Western Cape Premier Helen Zille has defended white people against accusations that they’re responsible for an increase in racially motivated attacks in the province.
Zille believes that most murders and assaults are not committed by white people against black people, as widely alleged.
The DA Premier shared this sentiment while responding to racism-related questions during a sitting of the provincial legislature on Thursday.
The questions were posed by the opposition leader in the province Khaya Magaxa, who also doubles as ANC MPL.
Magaxa pointed out that since the DA took over the province, the number of racially-motivated killings in the province has increased; requesting Zille to address the issue urgently.
“…Examples of this are the attacks on mosques. There are also many attacks on mainly brown, black and Indian people in the province. What do you have to say about it, premier?” he asked the Premier.
At first, the premier declined to answer his questions, stating that they were against the rules of the legislature. She insisted that in terms of article 195 of the rules, hypothetical questions or questions that require an opinion are not allowed.
But when she couldn’t stand Magaxa’s allegations that her government has done little or nothing to promote social cohesion, Premier Helen Zille finally gave her answers saying…
“If we had to make a racial breakdown of murders and assaults… citing murders and assaults, with reference to victims and [alleged] offenders, you will find that most murders and assaults in the province are not committed by white people against black people.”
She slammed the ANC for using its “war room” to label Western Cape racist. She boasted that the ANC is no match for Western Cape government.
Premier Helen Zille urged the ANC to hunt down offenders rather than speculating about the race of the offender.
A report recently released by the Mexican Council for Public Security and Criminal Justice showed that Cape Town retained its position as South Africa’s most violent city.
Cape Town, which is Western Cape’s capital and the second most populous urban area after Johannesburg is also said to be among the top 10 most violent cities in the world.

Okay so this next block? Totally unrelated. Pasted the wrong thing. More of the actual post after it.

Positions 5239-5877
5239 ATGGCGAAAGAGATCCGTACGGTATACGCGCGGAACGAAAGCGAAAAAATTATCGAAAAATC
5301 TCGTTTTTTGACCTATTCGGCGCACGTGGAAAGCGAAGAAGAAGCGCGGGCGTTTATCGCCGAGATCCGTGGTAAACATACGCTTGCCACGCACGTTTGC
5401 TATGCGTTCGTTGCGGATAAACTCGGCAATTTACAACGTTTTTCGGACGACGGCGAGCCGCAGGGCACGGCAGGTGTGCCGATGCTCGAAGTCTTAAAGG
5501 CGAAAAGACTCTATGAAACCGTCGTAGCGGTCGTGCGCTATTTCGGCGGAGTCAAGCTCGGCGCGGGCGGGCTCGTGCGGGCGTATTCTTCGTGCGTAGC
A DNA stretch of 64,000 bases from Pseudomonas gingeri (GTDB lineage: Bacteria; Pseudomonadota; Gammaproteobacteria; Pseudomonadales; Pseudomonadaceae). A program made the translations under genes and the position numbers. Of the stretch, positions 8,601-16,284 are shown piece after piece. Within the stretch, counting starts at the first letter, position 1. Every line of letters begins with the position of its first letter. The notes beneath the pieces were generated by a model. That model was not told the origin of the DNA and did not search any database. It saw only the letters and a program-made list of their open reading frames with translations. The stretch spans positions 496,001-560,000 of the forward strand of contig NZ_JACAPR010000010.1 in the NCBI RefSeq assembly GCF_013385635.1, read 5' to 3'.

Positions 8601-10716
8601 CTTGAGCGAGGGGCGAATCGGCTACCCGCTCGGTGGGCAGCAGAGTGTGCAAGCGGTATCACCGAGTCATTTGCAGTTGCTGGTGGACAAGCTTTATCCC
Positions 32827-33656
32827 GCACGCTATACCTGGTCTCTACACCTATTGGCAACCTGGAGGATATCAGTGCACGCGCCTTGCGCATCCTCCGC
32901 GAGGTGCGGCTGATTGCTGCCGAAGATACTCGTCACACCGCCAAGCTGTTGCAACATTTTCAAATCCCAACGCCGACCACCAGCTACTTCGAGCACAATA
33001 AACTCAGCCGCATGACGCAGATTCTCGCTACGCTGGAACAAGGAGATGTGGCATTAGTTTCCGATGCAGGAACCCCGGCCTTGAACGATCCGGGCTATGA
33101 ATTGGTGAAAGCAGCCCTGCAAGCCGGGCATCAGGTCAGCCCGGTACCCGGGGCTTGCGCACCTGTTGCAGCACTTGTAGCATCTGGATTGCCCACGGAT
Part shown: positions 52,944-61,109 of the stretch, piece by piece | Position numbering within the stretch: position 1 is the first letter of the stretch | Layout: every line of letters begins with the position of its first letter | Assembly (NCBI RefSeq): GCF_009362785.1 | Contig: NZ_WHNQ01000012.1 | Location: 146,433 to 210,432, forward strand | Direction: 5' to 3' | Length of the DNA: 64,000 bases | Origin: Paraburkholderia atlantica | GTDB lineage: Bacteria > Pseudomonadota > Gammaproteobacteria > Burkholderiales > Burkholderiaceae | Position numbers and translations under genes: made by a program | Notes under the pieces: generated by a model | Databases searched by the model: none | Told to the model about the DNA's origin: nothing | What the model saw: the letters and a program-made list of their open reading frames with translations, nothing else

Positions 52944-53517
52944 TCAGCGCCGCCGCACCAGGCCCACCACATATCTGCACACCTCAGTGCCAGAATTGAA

In 2015, the city registered 2,451 homicides among a population of 3.74 million people, giving it a rate of 65.53 per 100,000 people.
According to reports, every day there are 50 murders in South Africa, more than there are in some European countries in an entire year. Murder has been normalized, it is no longer news.
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Last year, an author, former journalist and Cape Town’s spokesperson Steven Otter was stabbed to death by two black robbers in his home on Reconciliation Day 16 December 2016, he died in the arms of his coloured partner, Nathalie Williams.
Otter woke up to find the hoodlums in his Cambridge Street home and died while defending himself and his family. Many described his killing as one of the latest high-profile casualty of South African crime in the province.
A few weeks ago, Statistics South Africas (Stats SA) Victims of Crime Survey (VOCS) revealed that about half the population has done something to physically protect their homes, with up to two-thirds doing that in the Western Cape and Gauteng.
It also found that about one in five households in Gauteng and the Western Cape hires private security. These provinces are said to have the highest percentage of households (about 7 percent) which have a weapon for protection.